One way that Islam helped Malcolm and other black followers overcome the sense of dependency and desperateness of living in a racist, white society was through the unifying qualities of Islam. When Malcolm's family was targeted by the Black Legionnaires, he recalls being afraid. Through the support of thousands of black Muslims, Malcolm found safety and solace in the masses of people who, for once, made white society seem less daunting and made it less of a hurdle to overcome. Malcolm says, “At great Muslim rallies since then I have been, and heard, and felt ten thousand black people applauding and cheering” (Haley 196). Surely, this must have had a great effect on the average black person who never believed that blacks could gather in such vast numbers in support of one another.
Another way that Islam helped Malcolm overcome the challenges in his life is how it helped him become an educated person. After he heard about Elijah Muhammad’s teachings in an Islamic context, he developed a curiosity so great that he read as many books as h could get his hands on. Fueled by the drive to learn more about how the white man oppressed the black man’s history, he spent many hours reading and tying his new knowledge together to support Elijah’s claims and his perceived perspective of Islam. Malcolm states:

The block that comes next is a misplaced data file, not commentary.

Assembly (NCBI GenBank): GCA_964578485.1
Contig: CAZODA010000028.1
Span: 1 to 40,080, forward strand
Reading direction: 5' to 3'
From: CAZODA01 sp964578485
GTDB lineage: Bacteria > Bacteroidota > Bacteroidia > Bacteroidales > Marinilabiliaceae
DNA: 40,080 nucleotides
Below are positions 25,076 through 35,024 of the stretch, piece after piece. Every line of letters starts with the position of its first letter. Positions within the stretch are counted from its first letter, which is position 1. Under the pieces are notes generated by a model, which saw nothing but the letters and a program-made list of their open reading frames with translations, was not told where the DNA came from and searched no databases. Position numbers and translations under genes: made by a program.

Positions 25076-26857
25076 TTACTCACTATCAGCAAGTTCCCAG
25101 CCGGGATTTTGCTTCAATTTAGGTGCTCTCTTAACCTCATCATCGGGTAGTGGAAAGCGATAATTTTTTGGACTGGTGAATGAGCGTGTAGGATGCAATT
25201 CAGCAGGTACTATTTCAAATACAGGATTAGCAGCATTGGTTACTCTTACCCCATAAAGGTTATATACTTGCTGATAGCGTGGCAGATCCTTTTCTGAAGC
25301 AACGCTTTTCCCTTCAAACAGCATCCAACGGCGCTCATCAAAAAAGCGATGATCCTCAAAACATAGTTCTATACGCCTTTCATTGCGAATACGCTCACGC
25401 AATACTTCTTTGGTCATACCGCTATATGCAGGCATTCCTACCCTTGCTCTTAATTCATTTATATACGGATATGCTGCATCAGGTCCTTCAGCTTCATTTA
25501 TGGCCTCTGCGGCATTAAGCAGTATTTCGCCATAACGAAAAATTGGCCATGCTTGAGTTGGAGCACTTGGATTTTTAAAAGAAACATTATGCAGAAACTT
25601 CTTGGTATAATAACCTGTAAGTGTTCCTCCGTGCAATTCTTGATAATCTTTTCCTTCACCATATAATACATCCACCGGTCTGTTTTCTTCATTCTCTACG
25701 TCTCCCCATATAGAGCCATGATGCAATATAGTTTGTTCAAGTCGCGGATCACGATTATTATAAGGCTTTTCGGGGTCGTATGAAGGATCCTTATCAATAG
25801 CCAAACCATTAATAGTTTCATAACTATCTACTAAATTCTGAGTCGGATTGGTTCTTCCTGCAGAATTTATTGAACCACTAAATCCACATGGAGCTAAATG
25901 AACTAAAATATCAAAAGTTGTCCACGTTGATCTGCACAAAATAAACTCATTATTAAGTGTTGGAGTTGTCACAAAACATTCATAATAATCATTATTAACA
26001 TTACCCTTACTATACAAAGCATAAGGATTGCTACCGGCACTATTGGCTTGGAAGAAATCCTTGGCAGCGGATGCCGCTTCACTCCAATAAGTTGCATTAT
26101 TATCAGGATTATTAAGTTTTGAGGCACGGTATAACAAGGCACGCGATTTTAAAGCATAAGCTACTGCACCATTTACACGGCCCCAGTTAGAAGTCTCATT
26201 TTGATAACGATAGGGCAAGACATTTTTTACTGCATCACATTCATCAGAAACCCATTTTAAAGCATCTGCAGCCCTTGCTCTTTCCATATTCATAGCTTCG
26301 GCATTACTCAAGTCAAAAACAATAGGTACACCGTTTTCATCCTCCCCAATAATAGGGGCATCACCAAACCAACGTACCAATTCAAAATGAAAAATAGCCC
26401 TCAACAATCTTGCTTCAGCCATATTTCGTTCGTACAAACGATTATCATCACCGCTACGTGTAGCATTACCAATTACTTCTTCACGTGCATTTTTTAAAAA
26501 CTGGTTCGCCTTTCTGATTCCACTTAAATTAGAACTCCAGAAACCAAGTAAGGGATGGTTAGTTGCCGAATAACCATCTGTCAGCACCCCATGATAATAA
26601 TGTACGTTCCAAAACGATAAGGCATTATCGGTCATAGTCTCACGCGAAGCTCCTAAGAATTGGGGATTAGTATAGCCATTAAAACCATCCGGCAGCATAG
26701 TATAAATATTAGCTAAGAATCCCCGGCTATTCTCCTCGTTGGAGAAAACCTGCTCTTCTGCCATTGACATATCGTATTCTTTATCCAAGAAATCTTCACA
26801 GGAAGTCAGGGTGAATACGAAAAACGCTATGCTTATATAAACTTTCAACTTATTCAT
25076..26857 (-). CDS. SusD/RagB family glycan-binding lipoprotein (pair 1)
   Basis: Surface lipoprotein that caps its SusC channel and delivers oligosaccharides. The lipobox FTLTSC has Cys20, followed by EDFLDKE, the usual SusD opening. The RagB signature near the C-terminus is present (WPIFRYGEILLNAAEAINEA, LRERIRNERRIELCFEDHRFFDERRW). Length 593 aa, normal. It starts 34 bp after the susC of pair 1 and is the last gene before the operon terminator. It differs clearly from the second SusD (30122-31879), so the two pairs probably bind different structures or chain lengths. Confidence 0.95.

The teachings of Mr. Muhammad stressed how history had been “whitened”-when white men had written history books, the black man simply had been left out. Mr. Muhammad couldn’t have said anything that would have struck me much harder. I had never forgotten how when my class, me and all of those whites, had studied seventh-grade united states history back in mason, the history of the negro had been covered in one paragraph, and the teacher had gotten a big laugh with his joke, “Negroes” feet re so big that when they walk, they leave a hole in the ground (Haley 174).
Reading became an outlet for Malcolm and acted as a stress reliever. All throughout his life, when involved in education, he had to listen to teachers degrade his people and finally, was able to read something that humanized blacks. This must have been a wonderful feeling for somebody who had been dehumanized his entire life. Elijah Muhammad and Islam fueled his motivation to read and become a better more whole person.